I meant to post this for Mother’s Day yesterday, but got delayed. Here it is now – dedicated to my wonderful mother who deserves a gold medal for having put up with me when I was a perpetually screaming baby who refused to sleep, ever. She has continued to be incredibly patient with me during the following 28 years, and I am eternally grateful to her.

5. “Sov du dyreste guten min” (Solveig’s lullaby) by Edvard Grieg

A lovely, tranquil lullaby. The Norwegian lyrics describe a mother holding her sleepy baby boy:

“Sleep, my most precious boy
I shall cradle you, I shall watch over you
The boy has been in his mother’s arms
The two have played together for all the life-long day

The boy has slumbered by his mother’s breast
All of the life-long day. God bless you, my joy!
The boy has been lying so close to my heart
All of the life-long day. Now he is so tired.

Sleep, my most precious boy.
I shall cradle you, I shall watch over you
Sleep, sleep.”

The sunny, peaceful atmosphere of the song is contrasted by the dramatic context of the song: It actually isn’t sung by a mother to her sleepy infant song, but to Peer Gynt by Peer Gynt’s beloved and faithful Solveig, to whom Peer returns after having lived through a series of fantastic adventures and a close-call encounter with Satan himself. Peer Gynt is most likely dying while Solveig sings to him, although this is left ambigious by Henrik Ibsen in his original play.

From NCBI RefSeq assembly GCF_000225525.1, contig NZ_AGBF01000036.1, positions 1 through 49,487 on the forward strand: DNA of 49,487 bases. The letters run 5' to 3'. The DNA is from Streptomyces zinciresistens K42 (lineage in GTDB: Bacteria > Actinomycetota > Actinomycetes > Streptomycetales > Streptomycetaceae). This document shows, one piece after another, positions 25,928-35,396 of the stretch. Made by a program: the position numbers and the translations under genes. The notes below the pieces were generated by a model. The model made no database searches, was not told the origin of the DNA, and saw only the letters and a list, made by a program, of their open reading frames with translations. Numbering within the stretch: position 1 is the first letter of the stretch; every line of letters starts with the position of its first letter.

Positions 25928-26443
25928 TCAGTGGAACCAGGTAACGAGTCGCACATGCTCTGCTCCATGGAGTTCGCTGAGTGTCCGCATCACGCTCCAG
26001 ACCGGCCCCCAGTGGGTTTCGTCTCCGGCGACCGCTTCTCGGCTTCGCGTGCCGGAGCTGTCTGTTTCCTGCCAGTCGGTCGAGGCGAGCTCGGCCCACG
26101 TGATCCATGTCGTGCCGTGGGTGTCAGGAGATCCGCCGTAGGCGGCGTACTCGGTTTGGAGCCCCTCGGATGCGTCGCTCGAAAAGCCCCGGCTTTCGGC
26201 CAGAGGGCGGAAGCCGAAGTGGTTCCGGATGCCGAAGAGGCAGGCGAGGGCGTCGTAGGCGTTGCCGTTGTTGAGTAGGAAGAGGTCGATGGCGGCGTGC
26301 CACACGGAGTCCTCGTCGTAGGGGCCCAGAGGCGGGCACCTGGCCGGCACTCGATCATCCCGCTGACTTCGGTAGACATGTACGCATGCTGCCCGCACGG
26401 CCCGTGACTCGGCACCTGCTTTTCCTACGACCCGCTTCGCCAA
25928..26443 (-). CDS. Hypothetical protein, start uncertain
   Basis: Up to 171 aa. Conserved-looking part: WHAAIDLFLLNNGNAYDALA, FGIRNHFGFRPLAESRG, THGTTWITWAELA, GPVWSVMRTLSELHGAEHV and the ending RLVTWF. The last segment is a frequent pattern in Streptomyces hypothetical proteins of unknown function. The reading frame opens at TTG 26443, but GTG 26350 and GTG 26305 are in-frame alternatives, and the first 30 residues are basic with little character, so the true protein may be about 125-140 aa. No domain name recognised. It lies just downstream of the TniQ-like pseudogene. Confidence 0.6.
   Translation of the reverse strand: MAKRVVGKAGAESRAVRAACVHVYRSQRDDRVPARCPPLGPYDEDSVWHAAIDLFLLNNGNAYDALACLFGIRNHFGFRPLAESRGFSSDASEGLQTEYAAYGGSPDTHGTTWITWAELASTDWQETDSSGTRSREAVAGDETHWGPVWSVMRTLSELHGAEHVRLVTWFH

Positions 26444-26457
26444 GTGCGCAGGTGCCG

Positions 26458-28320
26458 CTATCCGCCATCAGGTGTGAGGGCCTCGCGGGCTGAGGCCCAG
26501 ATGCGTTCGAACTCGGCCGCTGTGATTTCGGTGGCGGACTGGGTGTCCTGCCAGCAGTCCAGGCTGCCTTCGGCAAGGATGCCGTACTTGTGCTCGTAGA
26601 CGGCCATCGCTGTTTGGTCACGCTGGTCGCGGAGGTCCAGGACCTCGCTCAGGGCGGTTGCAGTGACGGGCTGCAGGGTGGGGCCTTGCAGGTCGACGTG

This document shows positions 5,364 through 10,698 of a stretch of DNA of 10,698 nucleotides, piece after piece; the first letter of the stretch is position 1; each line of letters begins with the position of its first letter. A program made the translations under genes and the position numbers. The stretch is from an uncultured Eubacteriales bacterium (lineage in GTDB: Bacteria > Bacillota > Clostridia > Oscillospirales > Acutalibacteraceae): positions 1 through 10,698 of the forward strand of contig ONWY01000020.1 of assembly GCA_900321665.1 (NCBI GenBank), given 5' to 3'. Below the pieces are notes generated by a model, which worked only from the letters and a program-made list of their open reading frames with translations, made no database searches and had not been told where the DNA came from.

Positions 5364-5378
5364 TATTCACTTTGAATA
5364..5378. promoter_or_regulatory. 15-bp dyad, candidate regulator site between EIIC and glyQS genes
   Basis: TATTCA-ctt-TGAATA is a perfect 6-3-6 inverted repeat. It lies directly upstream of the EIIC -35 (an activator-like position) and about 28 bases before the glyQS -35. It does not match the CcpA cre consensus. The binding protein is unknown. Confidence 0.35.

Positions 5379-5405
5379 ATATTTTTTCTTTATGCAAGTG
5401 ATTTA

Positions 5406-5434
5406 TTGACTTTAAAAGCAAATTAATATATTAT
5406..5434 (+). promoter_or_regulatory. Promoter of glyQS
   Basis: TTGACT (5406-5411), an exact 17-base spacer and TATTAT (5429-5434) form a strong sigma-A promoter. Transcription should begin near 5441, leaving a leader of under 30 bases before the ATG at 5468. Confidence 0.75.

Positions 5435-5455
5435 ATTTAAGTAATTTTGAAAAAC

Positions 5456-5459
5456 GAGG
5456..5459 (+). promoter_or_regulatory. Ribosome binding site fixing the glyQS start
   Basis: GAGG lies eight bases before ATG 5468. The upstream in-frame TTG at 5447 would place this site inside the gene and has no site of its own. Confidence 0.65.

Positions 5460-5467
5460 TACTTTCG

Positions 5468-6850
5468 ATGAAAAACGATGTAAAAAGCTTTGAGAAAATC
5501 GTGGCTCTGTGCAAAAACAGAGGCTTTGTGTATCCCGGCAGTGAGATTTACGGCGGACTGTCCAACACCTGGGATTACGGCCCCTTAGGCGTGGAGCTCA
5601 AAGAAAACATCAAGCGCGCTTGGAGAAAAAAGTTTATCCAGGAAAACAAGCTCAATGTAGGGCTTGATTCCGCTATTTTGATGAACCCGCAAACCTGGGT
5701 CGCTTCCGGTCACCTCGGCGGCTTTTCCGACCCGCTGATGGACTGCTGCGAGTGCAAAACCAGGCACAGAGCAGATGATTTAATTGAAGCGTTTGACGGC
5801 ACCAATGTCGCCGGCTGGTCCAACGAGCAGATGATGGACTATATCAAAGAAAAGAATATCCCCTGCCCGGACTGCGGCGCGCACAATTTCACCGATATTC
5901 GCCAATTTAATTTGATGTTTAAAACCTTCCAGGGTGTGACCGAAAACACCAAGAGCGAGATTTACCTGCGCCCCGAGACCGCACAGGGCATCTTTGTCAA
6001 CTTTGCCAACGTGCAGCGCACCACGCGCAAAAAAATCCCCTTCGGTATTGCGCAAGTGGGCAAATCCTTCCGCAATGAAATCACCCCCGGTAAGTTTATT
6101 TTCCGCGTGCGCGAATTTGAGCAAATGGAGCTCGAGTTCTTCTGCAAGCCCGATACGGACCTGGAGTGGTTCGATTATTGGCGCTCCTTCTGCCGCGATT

4. “Mädel, mach’s Lädel zu!” from Wozzeck by Alban Berg

Perhaps one of the most unsettling lullabies ever, if it can even be categorized as a lullaby. Wozzeck’s wife Marie sings this song to her young son while admiring a piece of jewelry that her lover has given her:

“Girl, close the shutters
A gypsy lad is on the prowl
He will lead you off by the hand
To his far-off gypsy land”

The lullaby perfectly sums up the general feeling of fear and uncertainty that embues Büchner’s Woyzeck  as well as Berg’s opera. This is exactly the kind of song haunted, doomed and just generally screwed-up Marie would sing to her (SPOILER ALERT!!1) soon-to-be orphaned son.

Also, it is an example of a 12-note aria that I actually know by heart. And by “an example of a”, I really mean “the only”. So.

3. “Sol deroppe” by Niels W. Gade / Peter Heise
The lyrics for this one was a poem written by Hans Christian Andersen as part of a series of songs about Agnete and the Merman. I have to say that I generally think that Andersen was kind of a clumsy poet – he was much, much better as a writer of short stories and fairy tales, which was of course the genre eventually brought him international acclaim.